Recently, I sat next to a young woman in the public library whose hacking cough continued the entire time she worked on the computer. I recognized her as a member of the transient community of people who lack housing stability. I knew that she had spent nights outdoor, even during some of the worse winter temperatures.
Yet, I was surprised by her coughing because she somehow seemed to stay above illness despite constant exposure to the elements. Although I often thought about offering her a dollar or two from time to time to help her in her battle to survive the streets, today I felt more compelled to do so. Actually, I felt that using a dollar or two to buy her a bottle of water would have less effect on my wallet and the benefits far outweighed the amount I would give.
I realized then that it was an act of desperation and pity that led me to feel this way. She had to go back into the cold, obviously sick, and I felt that ensuring that she had one more bottle of water to drink would somehow help. This is what often occurs in our world of have and have -nots. It seems that we wait until we are moved by sympathy before we are moved to act on their behalf.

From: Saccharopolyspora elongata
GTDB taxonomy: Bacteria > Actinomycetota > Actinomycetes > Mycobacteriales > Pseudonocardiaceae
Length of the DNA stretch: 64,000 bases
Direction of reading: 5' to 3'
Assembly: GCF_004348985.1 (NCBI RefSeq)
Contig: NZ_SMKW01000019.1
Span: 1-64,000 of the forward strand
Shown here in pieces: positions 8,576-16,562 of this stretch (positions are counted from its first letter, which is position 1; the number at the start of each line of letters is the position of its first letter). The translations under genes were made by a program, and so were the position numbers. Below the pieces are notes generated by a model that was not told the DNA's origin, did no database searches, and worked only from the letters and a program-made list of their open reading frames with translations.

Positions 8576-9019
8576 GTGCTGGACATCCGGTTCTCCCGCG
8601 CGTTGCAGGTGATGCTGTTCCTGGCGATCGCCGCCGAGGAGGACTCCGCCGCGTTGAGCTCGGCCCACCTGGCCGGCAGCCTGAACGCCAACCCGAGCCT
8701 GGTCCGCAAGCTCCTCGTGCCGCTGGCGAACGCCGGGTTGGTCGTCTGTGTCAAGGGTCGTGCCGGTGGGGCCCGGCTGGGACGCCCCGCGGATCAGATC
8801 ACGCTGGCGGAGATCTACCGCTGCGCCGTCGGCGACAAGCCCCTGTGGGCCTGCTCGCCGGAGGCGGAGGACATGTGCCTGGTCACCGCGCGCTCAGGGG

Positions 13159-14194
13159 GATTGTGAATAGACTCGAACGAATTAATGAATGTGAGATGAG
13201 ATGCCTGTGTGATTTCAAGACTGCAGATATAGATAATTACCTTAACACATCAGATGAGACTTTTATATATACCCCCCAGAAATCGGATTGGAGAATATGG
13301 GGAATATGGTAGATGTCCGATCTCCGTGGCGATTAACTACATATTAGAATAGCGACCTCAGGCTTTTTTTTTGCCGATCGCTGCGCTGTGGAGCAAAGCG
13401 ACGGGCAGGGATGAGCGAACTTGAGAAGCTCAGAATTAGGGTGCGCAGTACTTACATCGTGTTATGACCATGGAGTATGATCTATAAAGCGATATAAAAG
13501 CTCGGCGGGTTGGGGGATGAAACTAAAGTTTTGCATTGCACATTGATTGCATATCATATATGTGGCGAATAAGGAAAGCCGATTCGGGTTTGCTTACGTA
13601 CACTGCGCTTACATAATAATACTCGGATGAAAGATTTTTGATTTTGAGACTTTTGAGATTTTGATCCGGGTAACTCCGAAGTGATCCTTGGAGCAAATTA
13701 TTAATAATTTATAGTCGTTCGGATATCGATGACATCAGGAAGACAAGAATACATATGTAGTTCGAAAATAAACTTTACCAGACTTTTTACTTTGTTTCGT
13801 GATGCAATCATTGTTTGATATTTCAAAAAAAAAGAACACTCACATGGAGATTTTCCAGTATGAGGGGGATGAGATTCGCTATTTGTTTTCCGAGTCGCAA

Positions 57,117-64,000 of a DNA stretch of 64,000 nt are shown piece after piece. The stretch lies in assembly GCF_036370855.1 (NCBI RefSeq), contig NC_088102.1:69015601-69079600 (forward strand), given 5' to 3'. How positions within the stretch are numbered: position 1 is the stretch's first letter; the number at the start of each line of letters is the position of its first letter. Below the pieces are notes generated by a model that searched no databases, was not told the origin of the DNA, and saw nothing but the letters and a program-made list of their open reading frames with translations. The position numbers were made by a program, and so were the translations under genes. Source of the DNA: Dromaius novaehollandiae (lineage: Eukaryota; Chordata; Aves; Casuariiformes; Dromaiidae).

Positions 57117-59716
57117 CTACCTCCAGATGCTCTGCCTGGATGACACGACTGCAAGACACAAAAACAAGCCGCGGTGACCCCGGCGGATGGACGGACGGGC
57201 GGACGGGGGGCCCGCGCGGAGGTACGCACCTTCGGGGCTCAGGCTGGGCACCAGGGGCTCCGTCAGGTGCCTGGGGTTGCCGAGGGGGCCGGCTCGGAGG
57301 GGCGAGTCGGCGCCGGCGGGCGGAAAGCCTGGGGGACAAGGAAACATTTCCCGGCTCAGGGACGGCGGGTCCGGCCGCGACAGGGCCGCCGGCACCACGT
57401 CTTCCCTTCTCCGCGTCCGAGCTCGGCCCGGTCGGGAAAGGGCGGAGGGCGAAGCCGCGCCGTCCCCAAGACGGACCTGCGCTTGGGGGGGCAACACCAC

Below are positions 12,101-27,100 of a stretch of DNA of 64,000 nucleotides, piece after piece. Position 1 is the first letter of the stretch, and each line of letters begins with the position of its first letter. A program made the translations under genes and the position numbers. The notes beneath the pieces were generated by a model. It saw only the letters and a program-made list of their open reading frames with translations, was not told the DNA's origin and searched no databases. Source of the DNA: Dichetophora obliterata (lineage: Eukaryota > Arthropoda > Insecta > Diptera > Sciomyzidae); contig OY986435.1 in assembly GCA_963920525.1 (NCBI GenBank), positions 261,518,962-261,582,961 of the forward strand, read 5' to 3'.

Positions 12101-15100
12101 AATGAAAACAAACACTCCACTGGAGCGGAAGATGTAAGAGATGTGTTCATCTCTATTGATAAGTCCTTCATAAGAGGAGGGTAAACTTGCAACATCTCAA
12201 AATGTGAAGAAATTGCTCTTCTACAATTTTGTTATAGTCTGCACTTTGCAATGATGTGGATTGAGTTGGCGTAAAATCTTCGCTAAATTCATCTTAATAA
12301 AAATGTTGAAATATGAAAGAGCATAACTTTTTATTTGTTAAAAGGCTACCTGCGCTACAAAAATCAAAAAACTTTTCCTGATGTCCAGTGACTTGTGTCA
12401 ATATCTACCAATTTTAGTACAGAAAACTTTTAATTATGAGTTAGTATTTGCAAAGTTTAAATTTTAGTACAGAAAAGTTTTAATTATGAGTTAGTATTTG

People who are living to survive always need a hand, a dollar, a smile. We should no wait until we are moved by pity to act, but should make it part of our daily conscious awareness that a person we recognize as surviving needs something and should never be ignored. We have to plan to give to those who struggle on our streets. We should not wait until someone is sick or crying or visibly hurt to extend help. The fact is the enormity of help needed from those who have more requires everyone to make a concerted effort to come to the aid of others. It should be part of what we do.
If we all practice giving to those around us in need chances are their numbers may decrease to the extent that we can all enjoy the benefits of this land equally. JUST SAYIN.
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